The definition of a public record for purposes of the Right-to-Know Law is, however, narrower than the common law definition. Ibid. A Right-to-Know public record is one that is "required by law to be made, maintained or kept on file by any" agency or body of the State or any of its subdivisions. Ibid., (citing Atlantic City Convention Center Auth. v. South Jersey Publishing Co., Inc., 135 N.J. 53, 637 A.2d 1261 (1994)). Our Supreme Court has stated clearly its inability to approve of any expansion of the plain wording of the definition of public record under the Act. Nero v. Hyland, 76 N.J. 213, 221, 386 A.2d 846 (1978).

In Atlantic City Convention Center, supra, 135 N.J. at 64-65, the Court held that while meeting minutes were statutory public records required to be made and maintained, the audio taped recordings of those same meetings were not public records, and were not subject to disclosure under the Right-to-Know Law. See also North Jersey Newspapers Co. v. Passaic County Bd. of Chosen Freeholders, 127 N.J. 9, 601 A.2d 693 (1992) (elected body's phone bills not Right-to-Know records as not required to keep records of parties called); South Jersey Publishing Co., Inc. v. New Jersey Expressway Auth., 124 N.J. 478, 591 A.2d 921 (1991) (memo of understanding from executive meeting about employee's termination not Right-to-Know document as not required to be kept); Nero v. Hyland, supra, 76 N.J. 213 (character investigations ordered by governor in contemplation of nomination not Right-to-Know documents as not required to be made, maintained, or kept).

We have held that data pertaining to the aggregate amount of health benefits paid to a local school board's employees under the State health benefits plan was available as "public records" under the Right-to-Know Law, because the information reflecting the fiscal transaction, kept under a computerized record-keeping system, was necessary in order for the State Health Benefits Commission to prepare its annual report as required by N.J.S.A. 52:14-17.27. Bd. of Ed. of Newark v. N.J. Dept. of Treasury, 279 N.J. Super. 489, 500, 653 A.2d 589 (App. Div.), leave to appeal granted 142 N.J. 440 (1995). We stated:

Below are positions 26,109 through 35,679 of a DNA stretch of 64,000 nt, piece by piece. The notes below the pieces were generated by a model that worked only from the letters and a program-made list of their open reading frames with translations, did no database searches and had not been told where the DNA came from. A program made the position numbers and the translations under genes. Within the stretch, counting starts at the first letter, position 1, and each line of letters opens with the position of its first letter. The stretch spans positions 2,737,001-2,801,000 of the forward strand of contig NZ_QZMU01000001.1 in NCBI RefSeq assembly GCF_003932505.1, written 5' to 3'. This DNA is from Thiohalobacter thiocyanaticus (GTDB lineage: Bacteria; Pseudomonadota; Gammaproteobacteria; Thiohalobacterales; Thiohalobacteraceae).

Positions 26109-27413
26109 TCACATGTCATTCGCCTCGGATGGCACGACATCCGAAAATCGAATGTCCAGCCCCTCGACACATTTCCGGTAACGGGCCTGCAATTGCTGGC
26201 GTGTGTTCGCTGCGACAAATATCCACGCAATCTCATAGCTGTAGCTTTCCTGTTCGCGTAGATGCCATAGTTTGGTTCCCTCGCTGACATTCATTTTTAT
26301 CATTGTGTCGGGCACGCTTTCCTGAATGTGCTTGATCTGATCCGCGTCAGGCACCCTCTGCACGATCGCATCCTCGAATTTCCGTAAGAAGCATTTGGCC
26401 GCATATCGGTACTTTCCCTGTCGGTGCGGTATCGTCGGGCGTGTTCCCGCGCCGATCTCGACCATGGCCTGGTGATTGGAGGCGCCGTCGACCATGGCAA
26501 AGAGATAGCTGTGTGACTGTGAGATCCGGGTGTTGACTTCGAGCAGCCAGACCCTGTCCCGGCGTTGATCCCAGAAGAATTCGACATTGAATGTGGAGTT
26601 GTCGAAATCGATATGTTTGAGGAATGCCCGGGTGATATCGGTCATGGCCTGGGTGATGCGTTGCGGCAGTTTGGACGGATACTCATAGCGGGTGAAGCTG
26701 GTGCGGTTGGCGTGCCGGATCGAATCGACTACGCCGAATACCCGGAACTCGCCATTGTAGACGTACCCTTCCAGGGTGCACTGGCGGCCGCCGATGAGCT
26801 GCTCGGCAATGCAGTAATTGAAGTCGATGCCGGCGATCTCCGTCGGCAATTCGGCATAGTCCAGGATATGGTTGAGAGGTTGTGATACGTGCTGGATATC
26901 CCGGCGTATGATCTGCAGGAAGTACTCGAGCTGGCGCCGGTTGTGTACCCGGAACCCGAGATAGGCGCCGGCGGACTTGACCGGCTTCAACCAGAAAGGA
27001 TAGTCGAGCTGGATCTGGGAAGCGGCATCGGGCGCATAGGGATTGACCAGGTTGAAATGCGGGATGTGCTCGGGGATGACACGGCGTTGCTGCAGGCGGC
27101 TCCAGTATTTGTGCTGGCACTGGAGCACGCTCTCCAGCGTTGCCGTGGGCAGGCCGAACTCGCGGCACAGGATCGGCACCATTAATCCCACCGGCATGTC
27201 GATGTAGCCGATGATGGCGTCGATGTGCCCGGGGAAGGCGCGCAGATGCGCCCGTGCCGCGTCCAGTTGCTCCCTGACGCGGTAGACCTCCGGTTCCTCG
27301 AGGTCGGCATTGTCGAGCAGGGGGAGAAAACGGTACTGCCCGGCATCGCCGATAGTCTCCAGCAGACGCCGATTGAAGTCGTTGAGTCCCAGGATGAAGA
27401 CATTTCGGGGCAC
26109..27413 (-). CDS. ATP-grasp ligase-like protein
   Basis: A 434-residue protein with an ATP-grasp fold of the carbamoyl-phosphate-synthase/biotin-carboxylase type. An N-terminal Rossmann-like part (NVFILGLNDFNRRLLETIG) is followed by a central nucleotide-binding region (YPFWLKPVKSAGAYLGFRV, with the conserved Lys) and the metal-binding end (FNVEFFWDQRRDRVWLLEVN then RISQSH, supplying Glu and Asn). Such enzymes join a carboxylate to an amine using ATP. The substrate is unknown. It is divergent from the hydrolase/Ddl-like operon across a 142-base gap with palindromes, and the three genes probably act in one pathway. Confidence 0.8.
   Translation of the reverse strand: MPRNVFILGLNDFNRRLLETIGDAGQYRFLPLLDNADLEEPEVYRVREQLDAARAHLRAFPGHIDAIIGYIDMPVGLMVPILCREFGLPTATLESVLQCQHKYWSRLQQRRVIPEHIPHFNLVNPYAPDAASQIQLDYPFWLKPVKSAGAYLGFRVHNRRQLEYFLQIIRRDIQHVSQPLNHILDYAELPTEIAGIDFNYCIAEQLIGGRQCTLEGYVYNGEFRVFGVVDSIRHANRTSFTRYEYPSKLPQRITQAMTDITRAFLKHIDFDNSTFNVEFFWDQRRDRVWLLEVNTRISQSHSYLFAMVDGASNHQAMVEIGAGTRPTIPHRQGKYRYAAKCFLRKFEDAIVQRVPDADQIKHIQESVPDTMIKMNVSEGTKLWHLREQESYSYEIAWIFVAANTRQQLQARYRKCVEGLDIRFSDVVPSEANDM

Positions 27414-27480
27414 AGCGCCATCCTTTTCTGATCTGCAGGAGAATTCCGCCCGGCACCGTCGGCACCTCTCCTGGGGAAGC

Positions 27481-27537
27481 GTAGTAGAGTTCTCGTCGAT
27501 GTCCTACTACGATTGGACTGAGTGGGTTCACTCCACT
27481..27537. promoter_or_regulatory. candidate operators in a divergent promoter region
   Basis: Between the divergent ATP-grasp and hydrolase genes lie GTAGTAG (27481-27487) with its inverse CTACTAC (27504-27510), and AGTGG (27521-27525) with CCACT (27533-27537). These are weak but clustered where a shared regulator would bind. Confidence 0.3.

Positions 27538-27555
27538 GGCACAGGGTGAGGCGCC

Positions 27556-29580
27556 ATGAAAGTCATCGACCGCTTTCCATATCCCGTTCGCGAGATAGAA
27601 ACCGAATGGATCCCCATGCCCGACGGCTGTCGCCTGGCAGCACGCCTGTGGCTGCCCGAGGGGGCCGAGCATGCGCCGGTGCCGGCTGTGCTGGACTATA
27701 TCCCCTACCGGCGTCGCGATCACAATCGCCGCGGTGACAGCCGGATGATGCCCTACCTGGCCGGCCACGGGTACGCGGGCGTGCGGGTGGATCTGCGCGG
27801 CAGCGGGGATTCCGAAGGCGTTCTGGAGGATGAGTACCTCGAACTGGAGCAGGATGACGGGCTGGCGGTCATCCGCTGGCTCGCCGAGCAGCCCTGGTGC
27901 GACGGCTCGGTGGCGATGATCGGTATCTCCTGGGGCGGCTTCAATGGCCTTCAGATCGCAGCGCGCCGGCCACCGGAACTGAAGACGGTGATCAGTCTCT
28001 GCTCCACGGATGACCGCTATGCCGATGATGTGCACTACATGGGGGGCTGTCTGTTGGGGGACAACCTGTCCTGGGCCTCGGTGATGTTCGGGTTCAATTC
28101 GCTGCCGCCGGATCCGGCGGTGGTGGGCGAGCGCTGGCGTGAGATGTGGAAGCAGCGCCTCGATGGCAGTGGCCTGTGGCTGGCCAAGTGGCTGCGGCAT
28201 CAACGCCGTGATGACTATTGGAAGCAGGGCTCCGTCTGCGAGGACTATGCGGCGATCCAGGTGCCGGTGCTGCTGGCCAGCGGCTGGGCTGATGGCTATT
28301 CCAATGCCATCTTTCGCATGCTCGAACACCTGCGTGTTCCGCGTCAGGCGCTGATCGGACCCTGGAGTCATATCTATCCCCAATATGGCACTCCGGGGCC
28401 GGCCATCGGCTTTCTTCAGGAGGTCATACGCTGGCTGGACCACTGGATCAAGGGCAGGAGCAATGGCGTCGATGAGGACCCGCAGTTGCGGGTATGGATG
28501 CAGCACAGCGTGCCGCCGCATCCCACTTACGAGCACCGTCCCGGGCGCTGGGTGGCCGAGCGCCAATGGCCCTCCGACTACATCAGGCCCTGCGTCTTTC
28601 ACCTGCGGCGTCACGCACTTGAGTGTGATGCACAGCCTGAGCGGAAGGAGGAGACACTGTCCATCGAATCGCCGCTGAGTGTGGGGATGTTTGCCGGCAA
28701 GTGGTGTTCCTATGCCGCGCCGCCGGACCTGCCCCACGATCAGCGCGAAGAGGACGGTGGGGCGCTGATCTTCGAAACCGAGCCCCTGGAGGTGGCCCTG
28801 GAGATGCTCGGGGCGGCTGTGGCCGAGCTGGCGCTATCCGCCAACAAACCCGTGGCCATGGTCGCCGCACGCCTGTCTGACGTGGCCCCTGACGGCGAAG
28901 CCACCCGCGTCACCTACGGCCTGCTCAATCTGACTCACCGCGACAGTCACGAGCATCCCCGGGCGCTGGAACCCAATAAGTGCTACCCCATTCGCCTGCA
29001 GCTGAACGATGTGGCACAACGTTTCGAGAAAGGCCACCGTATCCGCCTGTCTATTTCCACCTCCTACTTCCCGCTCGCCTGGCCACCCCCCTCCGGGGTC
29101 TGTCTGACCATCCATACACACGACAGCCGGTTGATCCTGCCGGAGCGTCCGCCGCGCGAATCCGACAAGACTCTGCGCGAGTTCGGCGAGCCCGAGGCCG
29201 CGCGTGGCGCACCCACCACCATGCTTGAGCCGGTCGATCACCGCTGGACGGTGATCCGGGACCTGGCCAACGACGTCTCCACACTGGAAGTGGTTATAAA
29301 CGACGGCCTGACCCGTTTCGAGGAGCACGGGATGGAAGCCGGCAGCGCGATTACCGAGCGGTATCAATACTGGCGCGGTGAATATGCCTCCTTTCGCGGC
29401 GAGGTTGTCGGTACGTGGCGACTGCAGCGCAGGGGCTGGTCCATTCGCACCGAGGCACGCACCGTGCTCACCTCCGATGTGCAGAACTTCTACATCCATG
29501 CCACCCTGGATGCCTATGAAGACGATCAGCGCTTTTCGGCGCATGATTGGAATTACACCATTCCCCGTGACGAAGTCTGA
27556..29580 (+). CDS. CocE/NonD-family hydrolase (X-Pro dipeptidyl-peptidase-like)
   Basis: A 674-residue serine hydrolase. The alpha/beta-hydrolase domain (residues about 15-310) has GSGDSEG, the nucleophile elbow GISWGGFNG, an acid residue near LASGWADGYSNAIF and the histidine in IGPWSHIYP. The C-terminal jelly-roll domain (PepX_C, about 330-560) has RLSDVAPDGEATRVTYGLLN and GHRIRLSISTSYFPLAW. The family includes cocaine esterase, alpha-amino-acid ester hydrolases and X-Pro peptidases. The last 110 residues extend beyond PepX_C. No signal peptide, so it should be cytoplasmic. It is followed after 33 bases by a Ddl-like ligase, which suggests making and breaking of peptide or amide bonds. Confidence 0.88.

It cannot seriously be argued that the Commission can prepare such an annual report without a compilation of the aggregate premium payments made by each participating employee as well as the corresponding aggregate claim payments made by the Commission through its administrators to participating employees. Thus, the raw data must be made, maintained or kept on file by the Commission or its administrators.

[ Id. at 500.]

We further observed that "because the Commission and its administrators choose, for purposes of administrative expediency, to computerize the raw data, does not make the data any less a public record." Id. at 501; see Asbury Park Press, Inc. v. State of N.J., Dept. of Health, 233 N.J. Super. 375, 558 A.2d 1363 (App. Div.), certif. denied, 117 N.J. 646 (1989) (spread sheet prepared by a hired consultant held not to be a statutory public record, but underlying data used to prepare spreadsheet was public record).

Rutgers argues that no specific accounts, and no specific records are required by N.J.S.A. 18A:65-25(d) to be made, maintained, or kept on file. However, it would not appear that Rutgers can realistically be prepared for an "audit by the State at any time" without maintaining such records. See Bd. of Ed. of Newark, supra, 279 N.J. Super. at 500. Such a situation would render the audit valueless and, therefore, be contrary to good accounting and audit practice.